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Students should be exposed to current and interesting data sets. Most, if not all, will have at least some familiarity with The Biggest Loser television show making this activity a great example of using real-world data.
Although it is clearly possible for two people to share a birthday, our experiences (and intuition) inform us that it is more likely that two people will have different birthdays. That is to say, the probability of a shared birthday between two people is close to zero. However, the chance of a shared birthday may increase if a larger group of people is considered.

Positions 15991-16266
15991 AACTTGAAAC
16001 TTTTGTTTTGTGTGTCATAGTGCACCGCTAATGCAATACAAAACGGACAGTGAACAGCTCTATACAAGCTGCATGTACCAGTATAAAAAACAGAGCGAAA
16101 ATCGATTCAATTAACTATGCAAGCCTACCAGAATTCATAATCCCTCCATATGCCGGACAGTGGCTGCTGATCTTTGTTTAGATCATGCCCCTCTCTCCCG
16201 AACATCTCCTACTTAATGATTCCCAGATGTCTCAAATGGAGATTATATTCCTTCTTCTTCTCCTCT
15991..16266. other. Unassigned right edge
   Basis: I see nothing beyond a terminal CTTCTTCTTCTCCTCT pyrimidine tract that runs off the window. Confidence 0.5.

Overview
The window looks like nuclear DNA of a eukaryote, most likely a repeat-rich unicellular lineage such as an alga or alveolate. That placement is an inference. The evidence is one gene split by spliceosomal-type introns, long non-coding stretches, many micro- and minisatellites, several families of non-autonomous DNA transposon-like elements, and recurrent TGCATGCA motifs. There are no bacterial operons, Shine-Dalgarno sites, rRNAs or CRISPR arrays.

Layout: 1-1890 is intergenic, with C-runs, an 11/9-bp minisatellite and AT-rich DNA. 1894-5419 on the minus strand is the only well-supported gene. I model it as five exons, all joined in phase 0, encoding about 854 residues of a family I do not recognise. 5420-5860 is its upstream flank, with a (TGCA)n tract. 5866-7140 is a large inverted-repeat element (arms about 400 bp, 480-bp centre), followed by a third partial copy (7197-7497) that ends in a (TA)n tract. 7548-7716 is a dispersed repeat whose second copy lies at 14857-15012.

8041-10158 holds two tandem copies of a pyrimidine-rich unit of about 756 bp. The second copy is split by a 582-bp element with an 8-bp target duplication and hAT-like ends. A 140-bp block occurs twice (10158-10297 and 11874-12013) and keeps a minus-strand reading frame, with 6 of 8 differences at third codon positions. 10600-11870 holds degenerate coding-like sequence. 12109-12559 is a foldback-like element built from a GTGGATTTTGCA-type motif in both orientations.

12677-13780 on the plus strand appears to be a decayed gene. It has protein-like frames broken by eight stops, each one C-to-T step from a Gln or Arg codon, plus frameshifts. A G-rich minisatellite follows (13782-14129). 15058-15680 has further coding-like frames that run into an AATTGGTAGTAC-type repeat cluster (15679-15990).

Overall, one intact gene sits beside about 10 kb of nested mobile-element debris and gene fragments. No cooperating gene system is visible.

(Grades 6–12+) Originally published in February 2017, this lesson focuses on correlation as a way of measuring the strength and direction of a linear association between two numerical variables.
(Grades 9-12+) Originally published November 2015, this lesson engages students in an exploration activity and a class discussion. After completing this lesson, students will be able to determine when events are mutually exclusive, and then use the Addition Principle to calculate the probability of mutually exclusive and non-mutually exclusive events.